- In the current study, prearrest bicarb levels could have resulted up to 24 hours prior to the arrest and the authors don’t comment on when exactly they were drawn. The timing limits the ability to know true acid-base status just prior to the arrest. And, that really limits applying this to out-of-hospital cardiac arrest where patients may have more significant acidemia if resuscitation is delayed.
- A median bicarbonate concentration of 17 mmol/L isn’t really that low, relatively speaking, to indicate a potential impact from administering sodium bicarbonate.
- Retrospective cardiac arrest studies are challenging. Many interventions happen around the same, making it impossible to connect any one of them with a specific outcome.
- The study that would be more helpful is taking patients with metabolic/respiratory acidosis and giving have bicarb and the other placebo.
- In this cohort of IHCA patients, sodium bicarbonate administration did not improve the chances of ROSC or survival to hospital discharge, irrespective of pre-arrest acid-base status. In other words, attempting to correct ‘acidosis’ does not seem to change rate of ROSC.
- Sodium bicarbonate use in cardiac arrest should be targeted (e.g., hyperkalemia with metabolic acidosis, sodium channel blockade secondary to an overdose).
Want to learn more about EM Pharmacology?
- Panchal AR, Bartos JA, Cabañas JG, et al. Part 3: adult basic and advanced life support: 2020 american heart association guidelines for cardiopulmonary resuscitation and emergency cardiovascular care. Circulation. 2020;142(16_suppl_2):S366-S468. doi: 10.1161/CIR.0000000000000916. PMID: 33081529.
- Mclean H, Wells L, Marler J. The effect of prearrest acid-base status on response to sodium bicarbonate and achievement of return of spontaneous circulation. Ann Pharmacother. Published online August 5, 2021:10600280211038392. doi: 10.1177/10600280211038393. PMID: 34353142.
There are a few unique scenarios when beta-blockers may be indicated for patients in cardiac arrest. Use of esmolol for refractory ventricular fibrillation was summarized in a 2016 PharmERToxGuy post with an accompanying infographic. Another potential use for beta-blockers is in the rare case of a patient with inhalant-induced ventricular dysrhythmias. The term ‘sudden sniffing death’ refers to acute cardiotoxicity associated with inhaling hydrocarbons. Check out this ACMT Toxicology Visual Pearl for more information about the background and diagnosis of inhalant abuse.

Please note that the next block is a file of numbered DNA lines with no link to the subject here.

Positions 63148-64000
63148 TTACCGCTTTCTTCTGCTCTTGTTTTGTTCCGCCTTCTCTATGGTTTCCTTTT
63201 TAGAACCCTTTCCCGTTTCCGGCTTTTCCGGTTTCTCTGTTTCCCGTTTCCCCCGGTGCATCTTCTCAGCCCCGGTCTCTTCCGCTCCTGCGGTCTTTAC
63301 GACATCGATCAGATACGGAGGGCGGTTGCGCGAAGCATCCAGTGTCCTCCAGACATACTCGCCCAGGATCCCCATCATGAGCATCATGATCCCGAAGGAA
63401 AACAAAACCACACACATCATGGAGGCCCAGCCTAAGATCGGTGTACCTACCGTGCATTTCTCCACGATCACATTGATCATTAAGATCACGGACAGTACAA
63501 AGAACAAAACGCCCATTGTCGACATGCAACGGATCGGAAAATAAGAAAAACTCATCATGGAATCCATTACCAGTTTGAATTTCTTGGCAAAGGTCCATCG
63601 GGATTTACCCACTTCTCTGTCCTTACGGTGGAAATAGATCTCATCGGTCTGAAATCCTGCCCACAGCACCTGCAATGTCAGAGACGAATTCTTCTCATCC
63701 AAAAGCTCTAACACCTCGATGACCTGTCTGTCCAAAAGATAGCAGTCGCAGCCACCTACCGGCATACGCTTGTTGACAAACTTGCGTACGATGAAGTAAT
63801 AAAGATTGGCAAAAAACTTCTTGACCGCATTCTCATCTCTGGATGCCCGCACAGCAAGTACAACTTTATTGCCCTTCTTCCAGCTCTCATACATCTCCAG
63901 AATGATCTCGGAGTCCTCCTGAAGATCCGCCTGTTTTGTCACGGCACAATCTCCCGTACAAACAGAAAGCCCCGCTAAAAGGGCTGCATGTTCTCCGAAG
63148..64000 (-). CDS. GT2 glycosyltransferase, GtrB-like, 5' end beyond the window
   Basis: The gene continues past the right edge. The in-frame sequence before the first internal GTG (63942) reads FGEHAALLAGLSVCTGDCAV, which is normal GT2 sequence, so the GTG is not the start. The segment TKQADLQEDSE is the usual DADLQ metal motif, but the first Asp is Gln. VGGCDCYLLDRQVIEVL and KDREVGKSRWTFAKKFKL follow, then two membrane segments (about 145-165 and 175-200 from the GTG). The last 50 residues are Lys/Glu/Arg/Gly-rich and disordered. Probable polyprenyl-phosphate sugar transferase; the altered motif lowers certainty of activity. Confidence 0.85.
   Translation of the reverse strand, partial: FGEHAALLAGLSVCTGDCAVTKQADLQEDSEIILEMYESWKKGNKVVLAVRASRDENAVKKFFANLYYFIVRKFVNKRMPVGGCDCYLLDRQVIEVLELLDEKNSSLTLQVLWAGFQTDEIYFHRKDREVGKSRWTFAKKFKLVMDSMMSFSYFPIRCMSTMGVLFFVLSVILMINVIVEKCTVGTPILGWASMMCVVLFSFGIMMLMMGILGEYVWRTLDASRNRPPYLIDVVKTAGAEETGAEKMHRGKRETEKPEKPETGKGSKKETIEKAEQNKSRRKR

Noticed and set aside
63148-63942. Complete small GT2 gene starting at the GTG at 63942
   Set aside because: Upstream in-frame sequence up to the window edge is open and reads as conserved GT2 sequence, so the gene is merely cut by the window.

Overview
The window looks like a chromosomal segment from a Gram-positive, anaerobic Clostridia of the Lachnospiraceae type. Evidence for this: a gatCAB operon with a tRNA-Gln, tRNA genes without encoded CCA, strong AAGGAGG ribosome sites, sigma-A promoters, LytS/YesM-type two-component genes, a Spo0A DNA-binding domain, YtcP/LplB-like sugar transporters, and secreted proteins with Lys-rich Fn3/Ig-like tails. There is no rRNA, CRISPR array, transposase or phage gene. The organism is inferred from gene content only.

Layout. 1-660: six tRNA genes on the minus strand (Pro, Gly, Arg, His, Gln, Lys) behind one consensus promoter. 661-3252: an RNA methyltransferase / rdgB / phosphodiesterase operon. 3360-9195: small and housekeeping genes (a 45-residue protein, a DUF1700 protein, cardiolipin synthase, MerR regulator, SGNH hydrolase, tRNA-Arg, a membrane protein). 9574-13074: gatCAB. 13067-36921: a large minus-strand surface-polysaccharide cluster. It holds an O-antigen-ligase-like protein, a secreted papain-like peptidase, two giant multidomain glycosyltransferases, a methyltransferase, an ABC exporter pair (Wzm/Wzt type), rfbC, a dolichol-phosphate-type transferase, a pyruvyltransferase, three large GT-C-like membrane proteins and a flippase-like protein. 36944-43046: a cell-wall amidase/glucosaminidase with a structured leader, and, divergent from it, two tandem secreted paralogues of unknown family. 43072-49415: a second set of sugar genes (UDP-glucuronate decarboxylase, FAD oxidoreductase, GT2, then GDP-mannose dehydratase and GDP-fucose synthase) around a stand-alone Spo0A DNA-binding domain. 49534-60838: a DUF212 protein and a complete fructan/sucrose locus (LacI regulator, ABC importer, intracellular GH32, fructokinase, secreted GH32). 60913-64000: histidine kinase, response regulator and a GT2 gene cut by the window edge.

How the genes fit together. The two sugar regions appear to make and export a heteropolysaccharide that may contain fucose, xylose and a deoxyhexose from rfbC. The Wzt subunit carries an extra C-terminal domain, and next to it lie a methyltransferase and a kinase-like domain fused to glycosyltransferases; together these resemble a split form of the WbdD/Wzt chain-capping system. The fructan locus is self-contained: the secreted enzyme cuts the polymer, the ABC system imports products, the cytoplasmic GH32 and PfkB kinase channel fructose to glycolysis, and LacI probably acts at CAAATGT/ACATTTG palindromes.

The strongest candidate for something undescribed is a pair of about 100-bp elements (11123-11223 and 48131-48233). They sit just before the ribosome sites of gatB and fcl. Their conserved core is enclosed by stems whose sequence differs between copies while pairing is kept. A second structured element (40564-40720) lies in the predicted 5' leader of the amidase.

It is thought that inhalants causes myocardial sensitization via changes in various cardiac channels (e.g., sodium channels, potassium channels, calcium channels, or gap junctions) leading to prolonged repolarization and conduction [1, 2]. Additionally, chronic inhalant use can lead to structural heart damage. When the above alterations are combined with a sudden increase in catecholamines (e.g., exercise, caught sniffing), a dysrhythmia can develop which is often fatal [2-4].
There are no case reports to support the use beta-blockers to treat inhalant-induced dysrhythmias. However, the case reports below include patients that ingested various hydrocarbons who developed ventricular dysrhythmias and improved following the initiation of beta-blockers. As the adverse cardiac effects should be similar between inhaled and ingested hydrocarbons, we can potentially extrapolate this data to patients with inhalant-induced dysrhythmias.
|Demographics||Agent(s) Ingested||Cardiac Effects||Interventions||Resolution of dysrhythmia following BB?|
|39 yo M ||Trichloroethylene||pVT/VF arrest||Defibrillation, Propranolol bolus and infusion|
|70 yo F ||Trichloroethylene||Bigeminy, Junctional rhythm||Esmolol bolus and infusion|
|23 yo F ||Chloral hydrate||VF arrest||Esmolol bolus and infusion|
|27 yo M ||Chloral hydrate, Loxapine, Fluoxetine||Stable VT||Propranolol bolus and infusion|